Monday, November 16, 2009

Enforcement Mechanisms for Property Rights

I'm at the Workshop in Bloomington listening to an interesting talk by Prof. Derek Kauneckis, a young Political Scientist from the Univ. of Nevada-Reno, on "Re-thinking Mechanisms of Enforcement in Property Rights Institutions." He's looking at the wide spectrum of first- and third-party mechanisms for enforcing property rights in the absence of states. So, he's talking about enforcement by individual resource "owners" and enforcement by the non-governmental "community." Interesting, though I'm not sure how much it adds to preexisting knowledge.

UPDATE: Pace Hohfeld, I cannot abide any model of property rights that does not account for the emergence of property duties.

UPDATE #2: It never ceases to amaze me that such presentations do not attract anyone - not one person - from the Maurer Law School at IU-Bloomington. The Workshop is like a gorgeous flower garden in their own backyard that they simply ignore. Oh well, de gustibus non est disputandum.

Pats v. Colts

I turned off the TV and went to sleep when the Pats scored in the 3d quarter to go up 31-14. I just woke up to learn that the Colts won the game 35-34, thanks in part to a stupid decision by Belicheck not to punt on 4th and 2 from their own territory with 2 minutes left in the game. They didn't make it, and gave Manning a short field to work with. Unbelievable.

Sunday, November 15, 2009

Targets v. Institutions in Climate Policy

The new international climate change agreement scheduled to be signed in Copenhagen next month has been postponed for a year or more. The Conference of Parties simply could not agree on goals, i.e., emissions reduction targets. This is very disappointing for a variety of reasons, not least of which is that setting targets is far less important, and less difficult, than implementing an institutional framework that can achieve those targets. While policy makers debate whether (a) the ambient concentration target should be 550, 450, or 350 parts per million of carbon equivalent, and (b) global emissions reductions should be 15% or 20% by 2020, there is no evidence that they have the least clue as to how to attain those emissions reductions and ambient concentration targets.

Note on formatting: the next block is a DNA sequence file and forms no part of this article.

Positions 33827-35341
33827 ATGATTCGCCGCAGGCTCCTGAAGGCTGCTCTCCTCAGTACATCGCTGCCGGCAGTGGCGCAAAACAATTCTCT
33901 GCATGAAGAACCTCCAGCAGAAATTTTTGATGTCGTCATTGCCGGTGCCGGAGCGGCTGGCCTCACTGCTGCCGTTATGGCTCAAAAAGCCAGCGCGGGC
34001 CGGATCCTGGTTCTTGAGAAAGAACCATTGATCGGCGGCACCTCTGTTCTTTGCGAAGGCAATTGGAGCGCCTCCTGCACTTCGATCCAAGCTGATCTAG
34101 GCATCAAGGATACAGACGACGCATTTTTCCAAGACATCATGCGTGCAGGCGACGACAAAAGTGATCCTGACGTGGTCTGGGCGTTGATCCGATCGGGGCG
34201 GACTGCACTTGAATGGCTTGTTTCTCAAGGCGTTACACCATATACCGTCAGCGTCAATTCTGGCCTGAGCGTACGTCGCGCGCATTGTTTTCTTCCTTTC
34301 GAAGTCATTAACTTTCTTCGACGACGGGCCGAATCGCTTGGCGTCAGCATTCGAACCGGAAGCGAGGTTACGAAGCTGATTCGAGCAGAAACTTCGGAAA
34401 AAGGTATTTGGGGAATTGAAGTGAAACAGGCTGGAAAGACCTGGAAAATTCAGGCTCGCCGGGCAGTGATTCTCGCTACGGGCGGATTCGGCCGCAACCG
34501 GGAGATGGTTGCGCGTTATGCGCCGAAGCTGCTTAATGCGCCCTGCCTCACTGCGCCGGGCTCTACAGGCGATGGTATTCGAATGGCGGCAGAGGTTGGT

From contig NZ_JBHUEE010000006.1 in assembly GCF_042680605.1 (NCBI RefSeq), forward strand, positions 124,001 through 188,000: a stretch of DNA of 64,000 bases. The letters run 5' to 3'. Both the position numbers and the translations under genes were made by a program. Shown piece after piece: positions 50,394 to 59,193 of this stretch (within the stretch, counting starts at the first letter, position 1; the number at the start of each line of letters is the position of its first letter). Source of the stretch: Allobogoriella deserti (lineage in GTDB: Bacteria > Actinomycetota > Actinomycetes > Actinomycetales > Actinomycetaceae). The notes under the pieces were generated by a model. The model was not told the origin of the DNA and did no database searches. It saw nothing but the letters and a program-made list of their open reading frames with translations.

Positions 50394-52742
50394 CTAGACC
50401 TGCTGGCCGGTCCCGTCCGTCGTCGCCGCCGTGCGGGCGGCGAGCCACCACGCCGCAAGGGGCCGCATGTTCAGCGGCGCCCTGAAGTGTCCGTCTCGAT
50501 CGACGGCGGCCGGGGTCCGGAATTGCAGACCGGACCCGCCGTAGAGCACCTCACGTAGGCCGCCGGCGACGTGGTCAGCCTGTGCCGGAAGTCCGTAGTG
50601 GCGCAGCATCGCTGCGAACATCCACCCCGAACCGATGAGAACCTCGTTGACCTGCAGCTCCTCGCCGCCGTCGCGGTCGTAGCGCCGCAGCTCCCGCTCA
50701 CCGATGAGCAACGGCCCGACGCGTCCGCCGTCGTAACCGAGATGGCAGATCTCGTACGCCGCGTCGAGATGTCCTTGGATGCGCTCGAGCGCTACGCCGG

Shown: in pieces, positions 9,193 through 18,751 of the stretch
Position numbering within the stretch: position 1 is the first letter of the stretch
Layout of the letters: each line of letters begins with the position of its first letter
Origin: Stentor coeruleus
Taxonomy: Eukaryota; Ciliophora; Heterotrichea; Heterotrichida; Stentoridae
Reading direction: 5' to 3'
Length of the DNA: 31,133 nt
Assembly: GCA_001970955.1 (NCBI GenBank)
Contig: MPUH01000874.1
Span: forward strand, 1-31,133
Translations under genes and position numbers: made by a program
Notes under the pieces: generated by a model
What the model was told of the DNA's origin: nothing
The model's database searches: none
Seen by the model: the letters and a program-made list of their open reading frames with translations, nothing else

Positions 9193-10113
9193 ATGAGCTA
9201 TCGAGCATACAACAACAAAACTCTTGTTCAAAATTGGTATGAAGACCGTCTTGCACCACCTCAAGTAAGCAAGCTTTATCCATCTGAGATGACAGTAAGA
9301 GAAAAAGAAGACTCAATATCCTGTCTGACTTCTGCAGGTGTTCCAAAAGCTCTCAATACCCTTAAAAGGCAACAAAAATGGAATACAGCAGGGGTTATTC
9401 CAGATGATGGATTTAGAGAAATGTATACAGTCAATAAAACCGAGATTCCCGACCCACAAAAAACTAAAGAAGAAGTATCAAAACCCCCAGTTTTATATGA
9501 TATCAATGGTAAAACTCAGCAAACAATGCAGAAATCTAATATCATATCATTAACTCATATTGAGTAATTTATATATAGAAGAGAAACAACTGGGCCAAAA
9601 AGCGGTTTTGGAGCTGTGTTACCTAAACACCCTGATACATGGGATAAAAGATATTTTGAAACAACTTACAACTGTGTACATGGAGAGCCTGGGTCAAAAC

The Kyoto Protocol's preference for a comprehensive cap-and-trade regime with virtually unrestricted offsets (under auspices of the Clean Development Mechanism and Joint Implementation programs) has been an unmitigated disaster. On the plus side, the European Union learned from the Kyoto disaster by implemented a far more limited emissions trading scheme (ETS), that unlike the international community at Kyoto, paid serious attention to administrative (primarily monitoring and enforcement) costs. Because the EU's approach was more limited, it implicitly recognized that other policies, including tax mechanisms and traditional command-and-control regulations might be required as supplements to the ETS to achieve real, verifiable emissions reductions. Unfortunately, the more sensible and realistic EU approach has been ignored by legislators in the US, who are promoting comprehensive cap-and-trade a la Kyoto, as well as by the same international negotiators who cannot even agree on targets. Those negotiators want to improve, strengthen, and increase the scope of the Clean Development Mechanism and Joint Implementation, which should be dismantled entirely (probably politically unrealistic) or limited to trades in which emissions reductions are real and verifiable.  


The bottom line is that until the international community has a workable institutional framework in place for achieving real and verifiable emissions reductions, targets are irrelevant. Pick a number, any number, but focus on what's needed to attain it.


Sunday Ride

We rode the traditional Sunday route from Fishback Creek to Elizaville and Lebanon. Got a bit wet up towards Elizaville. The hammerheads were out in force dragging us into the wind at 22-25 mph. I threw out the anchor a few times to slow the group down, but after we made the turn at Elizaville, a group exploded off the front. With no inclination to hammer today, I sat back with a small group, and we pedaled into Lebanon at about 21 mph. At the SAG, where everyone regrouped, I just get going, heading  home; I didn't want to stop and get cold after getting wet. Overall, the average speed for the ride was somewhere between 20 and 21 mph, not including warm up and warm down rides to and from home.

All in all, it was a pretty discouraging ride. I just don't understand why some guys, like Jerry and even David W., feel the need to hammer every time out, as if all rides are races. Oh well, different strokes for different folks. Maybe I need to find a different group to ride with - me, myself and I?

This is Why Arsene Wenger Hates International Friendlies